It is imperative that we train leaders who are able to intervene efficiently with service users and to support a better organization of the workplace. It is especially important to look at the many issues related to postsecondary training and human resources, such as recruiting and keeping these leading professionals. Accessibility and Active Offer thus combines theory and empirical data to help future professionals understand the workplace issues of accessibility and active offer of minority-language services.
This English-language adaptation of Accessibilité et offre active features an additional chapter by Richard Bourhis on issues specific to Anglophone communities in Québec.
This multidisciplinary collective work is the first to unite researchers in health, social work, sociology, political science, public administration, law and education, in order to gain more thorough knowledge of linguistic issues in health and social services, as well as of active offer of French-language services.
Published in English.
Think you know a thing or two about zombies? Think again. If you're going to keep your wits - and your brains - about you during a zombie attack, you need expert advice. Braaaiiinnnsss!: From Academics to Zombies gathers together an irreverent group of scholars and writers to take a serious look at how zombies threaten almost every aspect of our lives. Spawned from the viral publication "When Zombies Attack!: Mathematical Modelling of an Outbreak of Zombie Infection," this multidisciplinary book draws on a variety of fields including biology, history, law, gender studies, archaeology, library science and landscape architecture. Part homage to zombie films and fiction, part cultural study, this collection humorously explores our deep-seated fear of the undead. Engaging and accessible, Braaaiiinnnnssss! will amuse academics and zombie fans alike.
The articles in this collection, written by medievalists and Renaissance scholars, are part of the recent "cultural turn" in translation studies, which approaches translation as an activity that is powerfully affected by its socio-political context and the demands of the translating culture. The links made between culture, politics, and translation in these texts highlight the impact of ideological and political forces on cultural transfer in early European thought. While the personalities of powerful thinkers and translators such as Erasmus, Etienne Dolet, Montaigne, and Leo Africanus play into these texts, historical events and intellectual fashions are equally important: moments such as the Hundred Years War, whose events were partially recorded in translation by Jean Froissart; the Political tussles around the issues of lay readers and rewriters of biblical texts; the theological and philosophical shift from scholasticism to Renaissance relativism; or European relations with the Muslim world add to the interest of these articles.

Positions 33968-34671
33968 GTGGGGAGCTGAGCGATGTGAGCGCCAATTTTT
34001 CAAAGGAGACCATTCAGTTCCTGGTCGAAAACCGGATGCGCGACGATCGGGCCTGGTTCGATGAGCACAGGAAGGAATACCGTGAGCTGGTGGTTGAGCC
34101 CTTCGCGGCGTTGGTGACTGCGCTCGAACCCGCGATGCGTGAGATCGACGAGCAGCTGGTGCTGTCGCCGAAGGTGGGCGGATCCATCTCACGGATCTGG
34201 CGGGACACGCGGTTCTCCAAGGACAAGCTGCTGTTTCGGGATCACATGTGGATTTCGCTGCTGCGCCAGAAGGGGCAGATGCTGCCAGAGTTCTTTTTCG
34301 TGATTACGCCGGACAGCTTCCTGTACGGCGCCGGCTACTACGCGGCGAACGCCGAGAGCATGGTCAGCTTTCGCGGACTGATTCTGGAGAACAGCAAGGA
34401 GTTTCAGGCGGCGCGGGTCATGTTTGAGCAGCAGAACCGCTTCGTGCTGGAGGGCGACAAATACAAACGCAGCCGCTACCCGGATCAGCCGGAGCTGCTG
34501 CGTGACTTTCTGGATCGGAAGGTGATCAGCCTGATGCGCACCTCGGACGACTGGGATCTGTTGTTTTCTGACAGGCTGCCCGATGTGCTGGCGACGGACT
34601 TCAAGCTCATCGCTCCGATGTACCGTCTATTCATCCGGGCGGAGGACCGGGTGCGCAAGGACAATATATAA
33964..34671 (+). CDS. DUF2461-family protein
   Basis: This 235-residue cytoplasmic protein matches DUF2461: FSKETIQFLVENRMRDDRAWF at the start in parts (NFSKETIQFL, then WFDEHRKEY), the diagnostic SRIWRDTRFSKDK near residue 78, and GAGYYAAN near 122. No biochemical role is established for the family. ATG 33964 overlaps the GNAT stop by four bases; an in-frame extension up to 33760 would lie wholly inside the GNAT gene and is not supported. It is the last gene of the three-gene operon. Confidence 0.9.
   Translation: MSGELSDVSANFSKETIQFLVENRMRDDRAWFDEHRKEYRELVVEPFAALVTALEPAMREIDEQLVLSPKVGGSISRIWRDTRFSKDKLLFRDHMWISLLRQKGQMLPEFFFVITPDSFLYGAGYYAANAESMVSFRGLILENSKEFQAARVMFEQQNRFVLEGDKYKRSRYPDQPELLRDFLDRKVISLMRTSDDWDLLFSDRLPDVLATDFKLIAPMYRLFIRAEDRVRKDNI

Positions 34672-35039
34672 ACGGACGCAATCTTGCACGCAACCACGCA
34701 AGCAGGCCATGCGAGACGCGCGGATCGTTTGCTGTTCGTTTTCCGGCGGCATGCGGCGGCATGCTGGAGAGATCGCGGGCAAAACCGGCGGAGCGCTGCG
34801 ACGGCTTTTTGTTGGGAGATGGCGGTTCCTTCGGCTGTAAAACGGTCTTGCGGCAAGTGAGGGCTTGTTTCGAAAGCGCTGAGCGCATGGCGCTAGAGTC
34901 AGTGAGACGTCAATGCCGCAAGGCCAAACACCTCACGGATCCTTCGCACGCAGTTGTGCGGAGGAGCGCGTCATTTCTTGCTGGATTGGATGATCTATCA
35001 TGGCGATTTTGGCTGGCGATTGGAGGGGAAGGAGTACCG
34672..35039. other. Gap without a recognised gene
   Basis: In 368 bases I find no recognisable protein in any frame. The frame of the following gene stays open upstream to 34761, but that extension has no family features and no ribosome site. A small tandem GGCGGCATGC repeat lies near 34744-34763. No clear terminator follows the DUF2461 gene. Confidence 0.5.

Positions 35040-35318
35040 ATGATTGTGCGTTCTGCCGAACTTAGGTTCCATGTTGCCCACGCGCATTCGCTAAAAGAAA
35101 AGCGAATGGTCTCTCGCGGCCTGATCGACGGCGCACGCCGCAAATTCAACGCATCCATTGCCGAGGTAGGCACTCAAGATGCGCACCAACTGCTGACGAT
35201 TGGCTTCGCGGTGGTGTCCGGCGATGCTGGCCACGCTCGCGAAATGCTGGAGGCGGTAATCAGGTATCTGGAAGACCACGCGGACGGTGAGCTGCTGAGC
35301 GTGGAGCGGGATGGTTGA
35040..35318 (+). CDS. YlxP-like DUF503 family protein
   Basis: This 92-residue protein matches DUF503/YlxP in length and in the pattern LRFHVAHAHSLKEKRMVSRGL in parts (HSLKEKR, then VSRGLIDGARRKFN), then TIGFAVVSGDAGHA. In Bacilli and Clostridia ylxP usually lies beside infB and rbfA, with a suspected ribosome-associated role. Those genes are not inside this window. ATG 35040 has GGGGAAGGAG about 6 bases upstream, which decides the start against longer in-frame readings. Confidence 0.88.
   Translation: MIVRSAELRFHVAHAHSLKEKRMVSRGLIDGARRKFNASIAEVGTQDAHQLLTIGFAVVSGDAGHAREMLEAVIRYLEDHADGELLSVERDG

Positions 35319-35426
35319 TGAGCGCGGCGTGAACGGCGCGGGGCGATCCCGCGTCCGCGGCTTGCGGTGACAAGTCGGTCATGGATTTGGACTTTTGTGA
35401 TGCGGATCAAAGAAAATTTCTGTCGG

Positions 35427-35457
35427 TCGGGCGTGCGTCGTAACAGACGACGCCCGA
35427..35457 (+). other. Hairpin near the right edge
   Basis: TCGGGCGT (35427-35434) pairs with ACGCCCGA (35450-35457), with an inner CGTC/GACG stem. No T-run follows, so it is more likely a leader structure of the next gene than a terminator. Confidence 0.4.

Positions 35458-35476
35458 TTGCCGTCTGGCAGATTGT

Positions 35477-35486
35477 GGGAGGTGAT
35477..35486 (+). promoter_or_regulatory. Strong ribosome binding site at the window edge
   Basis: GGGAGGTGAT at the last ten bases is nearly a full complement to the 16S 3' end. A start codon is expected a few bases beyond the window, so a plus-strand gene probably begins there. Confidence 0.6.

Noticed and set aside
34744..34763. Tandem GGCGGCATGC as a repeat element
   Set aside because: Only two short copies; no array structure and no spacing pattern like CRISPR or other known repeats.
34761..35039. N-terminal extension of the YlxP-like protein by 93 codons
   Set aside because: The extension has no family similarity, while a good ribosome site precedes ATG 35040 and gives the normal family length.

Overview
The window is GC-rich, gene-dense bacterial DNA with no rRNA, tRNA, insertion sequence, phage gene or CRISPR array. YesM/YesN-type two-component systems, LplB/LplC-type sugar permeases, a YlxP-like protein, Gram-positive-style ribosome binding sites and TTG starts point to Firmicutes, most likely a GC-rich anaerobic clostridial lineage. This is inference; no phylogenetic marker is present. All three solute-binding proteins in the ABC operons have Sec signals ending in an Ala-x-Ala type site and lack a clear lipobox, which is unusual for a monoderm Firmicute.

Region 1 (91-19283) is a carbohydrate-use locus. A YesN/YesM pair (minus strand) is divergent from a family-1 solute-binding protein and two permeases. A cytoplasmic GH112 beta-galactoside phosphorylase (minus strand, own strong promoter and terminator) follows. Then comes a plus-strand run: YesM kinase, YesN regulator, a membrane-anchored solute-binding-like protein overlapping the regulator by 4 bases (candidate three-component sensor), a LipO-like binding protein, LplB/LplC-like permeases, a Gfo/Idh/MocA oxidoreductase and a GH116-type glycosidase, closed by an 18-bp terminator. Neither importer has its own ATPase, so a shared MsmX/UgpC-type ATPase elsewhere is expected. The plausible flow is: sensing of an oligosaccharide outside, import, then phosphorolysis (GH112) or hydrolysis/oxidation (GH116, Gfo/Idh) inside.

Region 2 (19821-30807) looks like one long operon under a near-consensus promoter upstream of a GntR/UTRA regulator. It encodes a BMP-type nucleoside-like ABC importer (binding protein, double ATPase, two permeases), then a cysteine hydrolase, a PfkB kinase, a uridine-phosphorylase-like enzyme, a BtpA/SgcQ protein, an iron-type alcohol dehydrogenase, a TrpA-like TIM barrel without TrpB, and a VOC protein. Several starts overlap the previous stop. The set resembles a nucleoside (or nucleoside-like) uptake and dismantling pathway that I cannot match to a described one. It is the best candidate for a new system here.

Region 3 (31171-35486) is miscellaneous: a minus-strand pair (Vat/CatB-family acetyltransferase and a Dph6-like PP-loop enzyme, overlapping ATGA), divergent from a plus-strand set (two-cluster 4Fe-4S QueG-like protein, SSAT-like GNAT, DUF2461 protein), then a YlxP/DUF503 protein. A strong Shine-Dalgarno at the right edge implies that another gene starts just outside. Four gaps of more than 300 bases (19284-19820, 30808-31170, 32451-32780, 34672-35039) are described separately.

Throughout this volume, translation is treated as a form of writing, as the production of text and meaning, carried out in a certain cultural and political ambiance, and for identifiable - though not always stated - reasons. No translation, this collection argues, is an innocent, transparent rendering of the original.
This is a collection of the published and previously unpublished short stories by Thomas Murtha, a Canadian writer born and raised in Ontario. Murtha was one of the notable experimental writers of the 1920s, but his work has been largely ignored by literary historians. Thomas Murtha was a classmate and colleague of other notable Canadians including former prime minister Paul Martin, Morley Callaghan, and Raymond Knister. Callaghan, Murtha, and Knister greatly influenced each others' work. Complete with a biographical introduction from Murtha's son, William, this collection provides insight into the work and life of one of Canada's most talented writers.
From the Canadian Short Story Library, twelve stories from Desmond Pacey, a major figure in Canadian Literature and criticism. The twelve stories are typical of Pacey's story-telling technique and what emerges from them is a distinctive, even powerful optimism, charity, tolerance and deep understanding of human nature. The sombre side of life is honestly portrayed and juxtaposed against the importance of love as a unifying force. These stories, presented in a simple straightforward manner, reveal man as he is: fragile, vulnerable, capable of crude, selfish and irrational behaviour, subject to defeat and despair; but also, heroic, enlightened, capable of strength, wisdom, hope and joy.